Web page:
Philosophical rock â€˜nâ€™ roll looks at the worldâ€™s ills and cures
Itâ€™s been three years since Peter Himmelman rebuffed his own doubts with the introspective The Boat That Carries Us. The disillusion displayed in the 2007 documentary Rock God gave way to a more emotionally agile life that turned obstacles into opportunities for recalibration, and found happiness in the realities that his youthful dreams of fame had spawned. On this follow-up he focuses on dialectical questions of the mind and heart, looks outward at societyâ€™s barriers and wonders how oneâ€™s thoughts and emotions create and might ultimately contribute to the resolution of the worldâ€™s problems.
The opening â€œ245th Peace Songâ€ condemns the toxic political and social atmosphere that currently dominates America, but Himmelman seeks healing in place of scapegoating; pleading for solutions rather than protesting problems. He laments fearâ€™s corrosive impact on societal bonds and advocates collective action as an antidote. At turns Himmelman can be defeated, deterministic, nihilistic and existential, noting that rich men run the world, wondering if we can even know whether meaningful decisions exist, and pitying those who coast through life without the friction that creates opportunities for redemption.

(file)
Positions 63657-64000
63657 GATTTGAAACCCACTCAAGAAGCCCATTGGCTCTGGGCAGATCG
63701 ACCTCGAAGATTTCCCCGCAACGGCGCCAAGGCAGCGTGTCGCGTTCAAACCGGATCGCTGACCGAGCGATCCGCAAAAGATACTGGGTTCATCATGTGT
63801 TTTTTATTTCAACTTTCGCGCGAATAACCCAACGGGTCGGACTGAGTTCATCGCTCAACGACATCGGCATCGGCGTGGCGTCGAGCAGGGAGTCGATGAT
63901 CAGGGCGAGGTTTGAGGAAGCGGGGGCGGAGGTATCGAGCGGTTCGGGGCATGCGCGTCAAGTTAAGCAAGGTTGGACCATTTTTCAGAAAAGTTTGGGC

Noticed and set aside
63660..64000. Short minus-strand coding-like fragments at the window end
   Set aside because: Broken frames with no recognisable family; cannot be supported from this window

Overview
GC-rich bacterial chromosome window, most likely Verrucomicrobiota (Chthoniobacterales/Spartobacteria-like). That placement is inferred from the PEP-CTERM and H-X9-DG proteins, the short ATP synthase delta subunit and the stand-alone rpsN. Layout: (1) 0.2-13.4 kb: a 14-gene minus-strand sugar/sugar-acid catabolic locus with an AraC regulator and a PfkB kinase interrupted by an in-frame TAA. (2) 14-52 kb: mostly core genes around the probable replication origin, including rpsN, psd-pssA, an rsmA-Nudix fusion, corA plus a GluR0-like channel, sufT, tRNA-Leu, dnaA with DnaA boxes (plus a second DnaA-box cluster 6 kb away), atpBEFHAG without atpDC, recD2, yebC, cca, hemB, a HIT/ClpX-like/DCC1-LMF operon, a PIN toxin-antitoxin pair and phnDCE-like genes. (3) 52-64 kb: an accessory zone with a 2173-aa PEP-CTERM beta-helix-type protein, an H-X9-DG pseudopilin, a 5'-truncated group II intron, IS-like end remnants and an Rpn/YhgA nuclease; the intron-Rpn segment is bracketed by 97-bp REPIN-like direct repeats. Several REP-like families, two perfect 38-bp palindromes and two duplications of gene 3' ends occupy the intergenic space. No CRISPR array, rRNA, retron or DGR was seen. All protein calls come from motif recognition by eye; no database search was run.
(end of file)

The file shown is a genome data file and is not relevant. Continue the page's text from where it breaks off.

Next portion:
But in his heart, Himmelman is an optimist. The gospel-tinged â€œRopes or Wingsâ€ opines that bitterness and hate are choices, but that hope, kindness and mercy are always ready options. He contemplates the seemingly infinite wealth of oneâ€™s memories, and cleverly rhymes his way through the impressionistic â€œRibbon of Highway.â€ He strikes an inspirational tone that is part Springsteen and part Neil Diamond on several tracks, and the guitar playing, particularly the solo on â€œSmoke and Flames,â€ will remind you of how much you miss rock music. This album is intellectually deep and emotionally soulful, which will come as no surprise to Himmelmanâ€™s many fans. [Â©2017 Hyperbolium]